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SYFY WIRE Bad Astronomy

How active will the Sun get this cycle? Scientists make their prediction.

By Phil Plait
X-ray images of the Sun look very different when it’s active (April 2014, left) and when it’s quiet (December 2019, right). Credit: NASA / SDO

A panel of experts on the Sun has come to a unanimous conclusion: The solar cycle that has just begun will be much like the last one, perhaps breaking the trend of diminishing magnetic activity the Sun has been exhibiting over the past few decades.

The Sun has a magnetic field, generated by the movement of plasma (gas where the electrons have been stripped off their atoms by the intense heat) deep below the surface. It's not like a bar magnet, with simple north and south magnetic poles; instead it's fiercely complex, like a sack full of millions of magnets that move and slither and change shape and sometimes poke their heads above the surface.

When a parcel of magnetized plasma bubbles to the surface, it can create sunspots: slightly cooler, darker regions on the Sun's face. Over time, the number of sunspots increases and decreases on a loose cycle of about 11 years. They reach a peak number (what we call solar maximum), then wane over the next 5.5 years or so (reaching solar minimum), then start to increase again. The cycle is not at all well defined; there are times when the solar min stretches over several years, for example.

Sunspot counts for the past few solar magnetic cycles, going from the 1960s to September 2020. Credit: SILSO / Observatory of Belgium

The last max was in 2014/15 (for what's called Cycle 24), and the min was reached in December 2019. Now Cycle 25 has started, with new sunspots appearing on the Sun. Well, kinda; it's been weak so far, with very few spots seen for well over a year.

That's what the panel of solar experts met about. Looking at observations of the Sun coupled with reviewing papers about the Sun's behavior, they have predicted that the new cycle will be about the same as the last one, where at max about 120 spots were seen on the Sun at one time. They think the new max will top out at around 115, peaking in July 2025.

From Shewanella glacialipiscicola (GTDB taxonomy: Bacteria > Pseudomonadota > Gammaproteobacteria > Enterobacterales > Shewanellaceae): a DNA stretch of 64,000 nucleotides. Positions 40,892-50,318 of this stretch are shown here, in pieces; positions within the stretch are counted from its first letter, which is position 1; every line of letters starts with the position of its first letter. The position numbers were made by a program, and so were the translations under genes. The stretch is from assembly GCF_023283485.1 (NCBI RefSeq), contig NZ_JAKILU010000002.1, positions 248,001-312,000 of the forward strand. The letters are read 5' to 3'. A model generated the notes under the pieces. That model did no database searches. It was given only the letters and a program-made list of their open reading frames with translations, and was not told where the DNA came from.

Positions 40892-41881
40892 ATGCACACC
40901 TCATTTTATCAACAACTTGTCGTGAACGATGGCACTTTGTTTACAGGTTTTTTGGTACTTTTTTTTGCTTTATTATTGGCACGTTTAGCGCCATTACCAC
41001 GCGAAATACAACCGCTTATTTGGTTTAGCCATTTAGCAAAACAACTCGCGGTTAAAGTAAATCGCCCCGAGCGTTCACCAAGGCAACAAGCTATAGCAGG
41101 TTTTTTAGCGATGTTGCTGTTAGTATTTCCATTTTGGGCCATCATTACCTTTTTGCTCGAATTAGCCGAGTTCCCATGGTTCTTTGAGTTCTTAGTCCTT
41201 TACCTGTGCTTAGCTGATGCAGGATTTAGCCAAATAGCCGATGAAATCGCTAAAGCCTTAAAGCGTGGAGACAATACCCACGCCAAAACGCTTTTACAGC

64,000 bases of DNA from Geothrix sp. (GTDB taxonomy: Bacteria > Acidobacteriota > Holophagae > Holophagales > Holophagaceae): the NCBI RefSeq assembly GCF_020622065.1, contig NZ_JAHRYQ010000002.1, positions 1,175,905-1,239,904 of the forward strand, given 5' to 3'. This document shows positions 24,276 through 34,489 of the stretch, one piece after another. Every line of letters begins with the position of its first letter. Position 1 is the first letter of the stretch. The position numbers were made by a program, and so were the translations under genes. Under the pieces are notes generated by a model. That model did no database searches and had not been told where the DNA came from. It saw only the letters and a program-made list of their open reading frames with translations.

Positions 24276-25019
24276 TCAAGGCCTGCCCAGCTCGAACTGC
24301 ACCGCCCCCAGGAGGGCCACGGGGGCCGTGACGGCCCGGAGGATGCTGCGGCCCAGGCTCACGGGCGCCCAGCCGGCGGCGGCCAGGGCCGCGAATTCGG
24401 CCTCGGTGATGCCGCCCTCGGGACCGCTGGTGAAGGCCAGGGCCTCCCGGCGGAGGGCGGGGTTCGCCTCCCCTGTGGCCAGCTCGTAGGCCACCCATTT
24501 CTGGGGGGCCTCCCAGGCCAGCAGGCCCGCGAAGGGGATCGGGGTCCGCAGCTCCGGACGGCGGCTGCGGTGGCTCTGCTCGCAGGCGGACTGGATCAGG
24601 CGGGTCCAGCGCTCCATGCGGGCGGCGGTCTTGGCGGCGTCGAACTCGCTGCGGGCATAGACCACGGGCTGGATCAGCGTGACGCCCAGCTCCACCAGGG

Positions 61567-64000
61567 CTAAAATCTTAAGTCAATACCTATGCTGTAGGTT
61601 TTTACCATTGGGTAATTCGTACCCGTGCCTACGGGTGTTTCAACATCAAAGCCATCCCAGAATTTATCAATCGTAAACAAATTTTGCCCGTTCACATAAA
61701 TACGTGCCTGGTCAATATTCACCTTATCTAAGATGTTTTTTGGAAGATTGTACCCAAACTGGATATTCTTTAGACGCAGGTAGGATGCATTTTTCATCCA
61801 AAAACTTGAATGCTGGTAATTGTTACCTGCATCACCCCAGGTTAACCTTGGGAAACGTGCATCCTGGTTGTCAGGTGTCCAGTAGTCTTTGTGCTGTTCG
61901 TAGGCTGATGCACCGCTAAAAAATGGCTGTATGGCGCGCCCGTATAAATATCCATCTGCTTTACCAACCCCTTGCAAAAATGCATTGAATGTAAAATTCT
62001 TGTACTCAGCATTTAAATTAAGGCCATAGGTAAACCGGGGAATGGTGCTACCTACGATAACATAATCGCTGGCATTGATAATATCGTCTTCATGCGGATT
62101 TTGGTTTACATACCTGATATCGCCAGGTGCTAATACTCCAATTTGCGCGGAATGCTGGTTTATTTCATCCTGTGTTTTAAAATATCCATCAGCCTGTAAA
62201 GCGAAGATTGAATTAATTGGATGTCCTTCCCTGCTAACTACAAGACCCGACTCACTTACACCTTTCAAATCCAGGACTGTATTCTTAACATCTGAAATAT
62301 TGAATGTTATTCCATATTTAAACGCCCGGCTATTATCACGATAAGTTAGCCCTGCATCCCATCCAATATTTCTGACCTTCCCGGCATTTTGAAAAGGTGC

At solar minimum (Dec. 2019, left) nary a spot is seen, while at max (July 2014, right) the Sun’s face is littered with spots. Credit: NASA / SDO / Joy Ng

That all by itself would be interesting. The cycle that peaked around 1980 (Cycle 21) reached about 250 spots on the Sun at one time, but the next one was a tad weaker. Cycle 23 peaked in 2003 or so and had even fewer spots (~175), and then the last one, 24 was the weakest yet. If this new one stays about the same as the last one, that may be an indication the Sun is turning things around, and the peaks will get higher again over time. However, that's not really possible to say yet.

The Sun's magnetic field is responsible for some fairly dramatic events like solar flares and coronal mass ejections (together with the behavior of the solar wind this is all called space weather), immensely powerful storms that blast out subatomic particles and/or radiation and massive levels; a powerful flare can release as much energy as 10% of the Sun's entire output in just a few minutes. These can profoundly affect the Earth, causing radio communication issues, power outages, strong aurorae, damaging or destroying satellites, and can even be a danger to astronauts on missions in space. In 2012 there was an outburst so strong that had it hit us things would be vastly different today, and not in a good way. Happily it missed us, but another one like it aimed at us is just a matter of time.

Even if Cycle 25 turns out to be much like 24 in terms of sunspot number, it's hard to say what it will do on a daily basis. Cycle 23 was weaker than the two before it, but blasted out the most intense solar flares ever seen. Even before it peaked it blew out some seriously huge flares.

For these reasons astronomers take the solar cycle very seriously. The Space Weather Prediction Center (part of NOAA) is tasked with monitoring all this, and they co-chaired the expert panel along with NASA. With a new solar cycle ramping up, astronomers and space scientists all over the world will be keeping an eye toward our nearest star to see what it's up to.

I'll be very curious to see how the prediction stands up. The Sun is notoriously difficult to understand, and its magnetic field even more so. But we must understand them if we are to maintain a presence in space and, even more importantly, protect our technological civilization on the ground.